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The tree of life is used to explain the relationships between the different species on Earth. From microorganisms to trees to fungi and animals, life has evolved through time down countless pathways to provide us with the marvelous present-day collection of different species. Some species are closely related and, in other cases, we have to travel back billions of years to connect other species.
The common belief in biology is that all living things evolved from a common ancestor more than 4 billion years ago. Now, many millions of different species call Earth home and, over the past 4 billion years, many more have come and gone.
Many scientists have devoted their lives to the giant task of working out the path life has taken to evolve from a single species into millions of different species. From one common ancestor, life has branched out to create a magnificent tree of life.
The branches of the tree of life are formed from different groups of organisms. Two branches that are close to each other contain closely related organisms. The first and largest branches from the tree of life are formed by three domains. The branches of each domain split into many more branches.
Bacteria and archaea are called prokaryotes because their cells do not contain a nucleus. A nucleus is a membrane that surrounds the genetic material of a cell. The genetic material in the cells of bacteria and archaea are not enclosed in a membrane but sit tightly coiled in the center of the cell.
The organisms in the domain Eukaryota have cells with a nucleus. The presence of a nucleus is the defining feature that identifies these organisms as eukaryotes.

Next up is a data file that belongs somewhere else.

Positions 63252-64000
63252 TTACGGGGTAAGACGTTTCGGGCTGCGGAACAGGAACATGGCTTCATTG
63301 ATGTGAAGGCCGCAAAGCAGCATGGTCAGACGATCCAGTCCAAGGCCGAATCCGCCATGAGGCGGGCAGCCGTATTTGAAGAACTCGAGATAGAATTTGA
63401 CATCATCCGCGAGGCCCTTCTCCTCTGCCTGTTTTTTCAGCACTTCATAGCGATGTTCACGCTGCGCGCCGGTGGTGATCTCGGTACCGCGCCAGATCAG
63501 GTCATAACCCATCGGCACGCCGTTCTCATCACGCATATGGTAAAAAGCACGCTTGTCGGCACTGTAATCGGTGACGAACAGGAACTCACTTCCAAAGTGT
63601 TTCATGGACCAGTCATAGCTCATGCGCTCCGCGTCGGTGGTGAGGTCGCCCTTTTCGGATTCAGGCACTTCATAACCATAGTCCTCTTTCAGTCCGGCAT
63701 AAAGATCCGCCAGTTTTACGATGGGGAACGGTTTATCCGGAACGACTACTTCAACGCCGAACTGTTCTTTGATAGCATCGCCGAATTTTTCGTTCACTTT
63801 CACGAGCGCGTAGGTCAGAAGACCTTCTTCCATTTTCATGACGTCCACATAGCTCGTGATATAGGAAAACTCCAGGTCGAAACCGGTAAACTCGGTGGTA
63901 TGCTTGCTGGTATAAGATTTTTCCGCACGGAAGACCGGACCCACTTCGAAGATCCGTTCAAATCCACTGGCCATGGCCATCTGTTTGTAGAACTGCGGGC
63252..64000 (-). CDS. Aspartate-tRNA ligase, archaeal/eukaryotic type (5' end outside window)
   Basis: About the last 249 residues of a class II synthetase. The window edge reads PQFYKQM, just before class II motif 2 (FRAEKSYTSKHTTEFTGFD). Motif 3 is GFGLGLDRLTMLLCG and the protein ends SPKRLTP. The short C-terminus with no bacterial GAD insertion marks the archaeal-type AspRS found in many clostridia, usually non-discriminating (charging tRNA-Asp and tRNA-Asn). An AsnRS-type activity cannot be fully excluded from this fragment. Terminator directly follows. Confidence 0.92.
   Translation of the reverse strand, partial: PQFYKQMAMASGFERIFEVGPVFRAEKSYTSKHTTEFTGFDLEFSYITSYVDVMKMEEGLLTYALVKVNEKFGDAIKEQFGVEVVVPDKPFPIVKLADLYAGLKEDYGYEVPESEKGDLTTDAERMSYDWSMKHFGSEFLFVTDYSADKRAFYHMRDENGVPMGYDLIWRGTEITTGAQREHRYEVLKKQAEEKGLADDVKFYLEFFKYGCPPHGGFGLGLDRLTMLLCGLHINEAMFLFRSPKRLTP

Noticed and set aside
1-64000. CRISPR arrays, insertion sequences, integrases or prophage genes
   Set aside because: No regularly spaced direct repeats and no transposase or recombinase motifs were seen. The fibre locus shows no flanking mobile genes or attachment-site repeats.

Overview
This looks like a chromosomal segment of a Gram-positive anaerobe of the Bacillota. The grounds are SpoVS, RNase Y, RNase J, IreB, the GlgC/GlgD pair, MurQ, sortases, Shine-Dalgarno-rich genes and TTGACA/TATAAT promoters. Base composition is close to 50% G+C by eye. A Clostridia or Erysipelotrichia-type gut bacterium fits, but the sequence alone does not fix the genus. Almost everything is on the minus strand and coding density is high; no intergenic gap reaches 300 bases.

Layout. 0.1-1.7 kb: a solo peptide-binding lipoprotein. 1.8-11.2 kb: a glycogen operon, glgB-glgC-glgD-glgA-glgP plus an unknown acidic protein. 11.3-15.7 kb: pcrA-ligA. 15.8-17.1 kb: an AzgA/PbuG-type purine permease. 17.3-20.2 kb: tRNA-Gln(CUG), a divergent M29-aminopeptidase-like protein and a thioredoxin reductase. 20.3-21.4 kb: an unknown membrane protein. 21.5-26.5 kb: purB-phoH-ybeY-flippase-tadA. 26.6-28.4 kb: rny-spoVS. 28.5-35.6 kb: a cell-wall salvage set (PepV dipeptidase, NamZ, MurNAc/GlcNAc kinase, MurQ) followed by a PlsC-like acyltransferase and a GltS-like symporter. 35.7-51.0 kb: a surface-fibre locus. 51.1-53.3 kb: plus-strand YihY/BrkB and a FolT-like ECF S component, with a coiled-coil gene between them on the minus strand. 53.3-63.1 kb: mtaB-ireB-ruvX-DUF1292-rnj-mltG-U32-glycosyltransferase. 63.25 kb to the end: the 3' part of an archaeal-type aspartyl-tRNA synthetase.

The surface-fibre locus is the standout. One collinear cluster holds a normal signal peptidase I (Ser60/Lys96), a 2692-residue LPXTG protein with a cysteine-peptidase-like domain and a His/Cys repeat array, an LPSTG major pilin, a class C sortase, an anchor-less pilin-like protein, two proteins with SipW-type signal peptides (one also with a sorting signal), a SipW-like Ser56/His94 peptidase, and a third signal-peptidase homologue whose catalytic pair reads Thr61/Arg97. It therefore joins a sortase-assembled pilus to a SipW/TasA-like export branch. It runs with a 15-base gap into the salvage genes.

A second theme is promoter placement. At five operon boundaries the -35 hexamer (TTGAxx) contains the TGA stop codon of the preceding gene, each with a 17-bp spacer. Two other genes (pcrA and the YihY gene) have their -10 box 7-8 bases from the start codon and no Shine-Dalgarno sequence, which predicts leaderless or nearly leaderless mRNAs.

The origins of bacteria can be traced back to more than 3.5 billion years ago. They are an ancient group of organisms and are still found almost everywhere on Earth – throughout oceans, inside humans, and in the atmosphere.
Bacteria split into many branches along the tree of life. Different groups are often separated by their different metabolisms or by the habitat they are found in. For example, one group known as cyanobacteria is able to convert nitrogen gas into nitrates. Acidobacteria is another group and they are found in highly acidic soils.
The domain Archaea consists of many microscopic organisms that we know very little about. All archaea are single-celled organisms. Although their cells lack a nucleus and they are classed as prokaryotes, archaea are believed to be more closely related to eukaryotes than bacteria.
Archaea cells are structurally diverse and these microorganisms share many characteristics with both bacteria and eukaryotes. They also have many unique features.
They are typically a similar size to bacteria cells and lack a nucleus and organelles just as bacteria do. The membrane that surrounds the cells of archaea microorganisms is different from the membrane of any other cell.
Originally, archaea were thought to only exist in extreme environments such as thermal springs and salt lakes. They are now known to exist in many habitats that are far less difficult to live in.
This domain currently splits the tree of life into four main groups: Korarchaeotes, Euryarchaeotes, Crenarchaeotes, and Nanoarchaeotes. The majority of the knowledge that we have on archaea is from euryarchaeotes and the crenarchaeotes.
The euryarchaeotes includes many species of salt-loving archaea and a group known as methanogens. Methanogens are anaerobic archaea that produce methane gas from carbon dioxide and hydrogen gas. They can be found in places such as the guts of cattle and in flooded soils of wetlands.